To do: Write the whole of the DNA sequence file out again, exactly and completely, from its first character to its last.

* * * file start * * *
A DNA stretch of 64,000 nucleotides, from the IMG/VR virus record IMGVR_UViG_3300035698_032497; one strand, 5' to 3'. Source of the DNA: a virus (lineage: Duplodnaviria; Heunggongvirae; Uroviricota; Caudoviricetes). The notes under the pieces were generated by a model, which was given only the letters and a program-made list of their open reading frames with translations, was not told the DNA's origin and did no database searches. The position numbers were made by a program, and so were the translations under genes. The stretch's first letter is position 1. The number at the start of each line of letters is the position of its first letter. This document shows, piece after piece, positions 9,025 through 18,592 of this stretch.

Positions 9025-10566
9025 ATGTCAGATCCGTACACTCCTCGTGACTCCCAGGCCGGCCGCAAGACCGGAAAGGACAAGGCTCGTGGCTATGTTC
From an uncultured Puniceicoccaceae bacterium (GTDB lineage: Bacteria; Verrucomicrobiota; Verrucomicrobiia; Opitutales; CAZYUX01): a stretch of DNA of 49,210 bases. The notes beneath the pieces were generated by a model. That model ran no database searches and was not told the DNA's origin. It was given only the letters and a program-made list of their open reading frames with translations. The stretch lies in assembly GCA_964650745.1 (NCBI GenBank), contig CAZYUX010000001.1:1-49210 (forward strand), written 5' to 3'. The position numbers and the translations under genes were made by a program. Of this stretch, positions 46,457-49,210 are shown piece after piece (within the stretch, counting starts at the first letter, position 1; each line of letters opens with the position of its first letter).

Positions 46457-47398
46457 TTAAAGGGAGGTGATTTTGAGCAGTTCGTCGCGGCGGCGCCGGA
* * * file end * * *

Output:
A DNA stretch of 64,000 nucleotides, from the IMG/VR virus record IMGVR_UViG_3300035698_032497; one strand, 5' to 3'. Source of the DNA: a virus (lineage: Duplodnaviria; Heunggongvirae; Uroviricota; Caudoviricetes). The notes under the pieces were generated by a model, which was given only the letters and a program-made list of their open reading frames with translations, was not told the DNA's origin and did no database searches. The position numbers were made by a program, and so were the translations under genes. The stretch's first letter is position 1. The number at the start of each line of letters is the position of its first letter. This document shows, piece after piece, positions 9,025 through 18,592 of this stretch.

Positions 9025-10566
9025 ATGTCAGATCCGTACACTCCTCGTGACTCCCAGGCCGGCCGCAAGACCGGAAAGGACAAGGCTCGTGGCTATGTTC
From an uncultured Puniceicoccaceae bacterium (GTDB lineage: Bacteria; Verrucomicrobiota; Verrucomicrobiia; Opitutales; CAZYUX01): a stretch of DNA of 49,210 bases. The notes beneath the pieces were generated by a model. That model ran no database searches and was not told the DNA's origin. It was given only the letters and a program-made list of their open reading frames with translations. The stretch lies in assembly GCA_964650745.1 (NCBI GenBank), contig CAZYUX010000001.1:1-49210 (forward strand), written 5' to 3'. The position numbers and the translations under genes were made by a program. Of this stretch, positions 46,457-49,210 are shown piece after piece (within the stretch, counting starts at the first letter, position 1; each line of letters opens with the position of its first letter).

Positions 46457-47398
46457 TTAAAGGGAGGTGATTTTGAGCAGTTCGTCGCGGCGGCGCCGGA